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The Police stations have been receiving a large number of reports on a daily basis from victims that have been scammed in a newly discovered parcel delivery scam.

The victims were scammed through convincing emails and personalized text messages.

Delivery scam example


The initial parcel delivery scam started in April but it has intensified in the recent weeks with messages being sent in Maltese and English that are created to look like are coming from numerous delivery groups like MaltaPost and DHL.

The scammers are making between €800 and €1,800 per victim, but the highest amount defrauded from one single person was €5,000.

How Does This Scam Work?

The texts that the victims are receiving come from an unknown number and are urging the victim to access a link in order to confirm payment.

(DHL) Your package is waiting for delivery please confirm the payment (1USD)


It’s interesting to note that this new scam has an added layer as it contains the name of the intended victim, in an attempt to make the messages more convincing.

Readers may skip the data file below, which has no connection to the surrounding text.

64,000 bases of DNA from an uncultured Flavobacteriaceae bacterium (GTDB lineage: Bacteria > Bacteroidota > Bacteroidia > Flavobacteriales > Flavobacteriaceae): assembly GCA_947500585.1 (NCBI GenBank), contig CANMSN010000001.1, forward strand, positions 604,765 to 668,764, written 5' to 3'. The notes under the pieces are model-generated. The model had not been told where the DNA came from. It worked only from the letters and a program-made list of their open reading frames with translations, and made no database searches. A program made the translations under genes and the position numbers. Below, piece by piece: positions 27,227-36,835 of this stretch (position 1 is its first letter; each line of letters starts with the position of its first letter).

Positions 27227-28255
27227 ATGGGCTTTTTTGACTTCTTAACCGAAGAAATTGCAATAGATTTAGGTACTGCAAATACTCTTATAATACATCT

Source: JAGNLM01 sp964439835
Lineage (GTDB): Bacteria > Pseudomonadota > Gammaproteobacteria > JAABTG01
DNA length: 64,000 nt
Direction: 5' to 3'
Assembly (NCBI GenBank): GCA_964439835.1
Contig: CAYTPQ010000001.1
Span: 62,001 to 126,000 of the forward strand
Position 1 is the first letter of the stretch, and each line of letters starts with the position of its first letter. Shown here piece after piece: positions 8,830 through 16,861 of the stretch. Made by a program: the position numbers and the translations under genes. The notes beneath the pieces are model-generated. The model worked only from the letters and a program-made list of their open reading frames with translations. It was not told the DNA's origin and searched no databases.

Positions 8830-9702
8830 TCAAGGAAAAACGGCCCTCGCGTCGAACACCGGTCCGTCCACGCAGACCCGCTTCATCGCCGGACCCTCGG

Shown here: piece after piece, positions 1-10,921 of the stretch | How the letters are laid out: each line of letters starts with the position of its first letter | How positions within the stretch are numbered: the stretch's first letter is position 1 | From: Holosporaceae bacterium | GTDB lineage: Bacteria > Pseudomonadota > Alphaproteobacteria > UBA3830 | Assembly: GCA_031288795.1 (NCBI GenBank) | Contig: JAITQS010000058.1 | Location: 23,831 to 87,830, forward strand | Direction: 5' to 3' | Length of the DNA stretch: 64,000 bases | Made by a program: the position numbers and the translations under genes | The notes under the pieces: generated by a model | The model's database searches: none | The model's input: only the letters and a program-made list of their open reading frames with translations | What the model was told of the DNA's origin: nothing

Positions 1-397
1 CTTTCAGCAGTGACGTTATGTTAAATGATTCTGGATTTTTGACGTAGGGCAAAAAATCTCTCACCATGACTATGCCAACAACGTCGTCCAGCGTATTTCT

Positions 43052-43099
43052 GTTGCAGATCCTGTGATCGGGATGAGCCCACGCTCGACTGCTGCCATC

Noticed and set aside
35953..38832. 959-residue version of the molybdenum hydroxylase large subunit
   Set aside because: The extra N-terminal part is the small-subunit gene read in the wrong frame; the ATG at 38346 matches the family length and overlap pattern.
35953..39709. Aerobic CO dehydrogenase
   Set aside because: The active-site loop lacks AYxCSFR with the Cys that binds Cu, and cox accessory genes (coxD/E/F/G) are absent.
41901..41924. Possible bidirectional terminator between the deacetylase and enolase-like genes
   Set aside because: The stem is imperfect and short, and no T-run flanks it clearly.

Not the Only Scam Operating

Some warnings have also been issued in regards to another scam in which the caller claims to be a member of the police, as several people have reported receiving calls with a recorded message in English telling them about suspicious activity related to their e-ID account, or that an arrest warrant in their name had been issued.

Back in May, several people had fallen victims to a scam in which they received a text message that looked like it was coming from MaltaPost that was asking them to click a link in order to arrange for parcel delivery and asking for the payment of a fee, and MaltaPost issued two warnings about the scam in an attempt to keep their customers safe.

How Can You Tell if a Certain Message Is a Scam?

  • Pay close attention to the sender’s number as scams are unlikely to come from an official number owned by a recognized company.
  • Do not click on any links that are not the official URL of the delivery company or use shortened links like bit.ly or tiny.url.
  • Pay attention to the way in which the message is written as any misspelled words can be an indicator of scam activities.
  • Keep a record of any items that you are expecting in the mail and check accordingly.
Author Profile

Dora Tudor

Cyber Security Enthusiast

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Dora is a digital marketing specialist within Heimdal™ Security. She is a content creator at heart - always curious about technology and passionate about finding out everything there is to know about cybersecurity.

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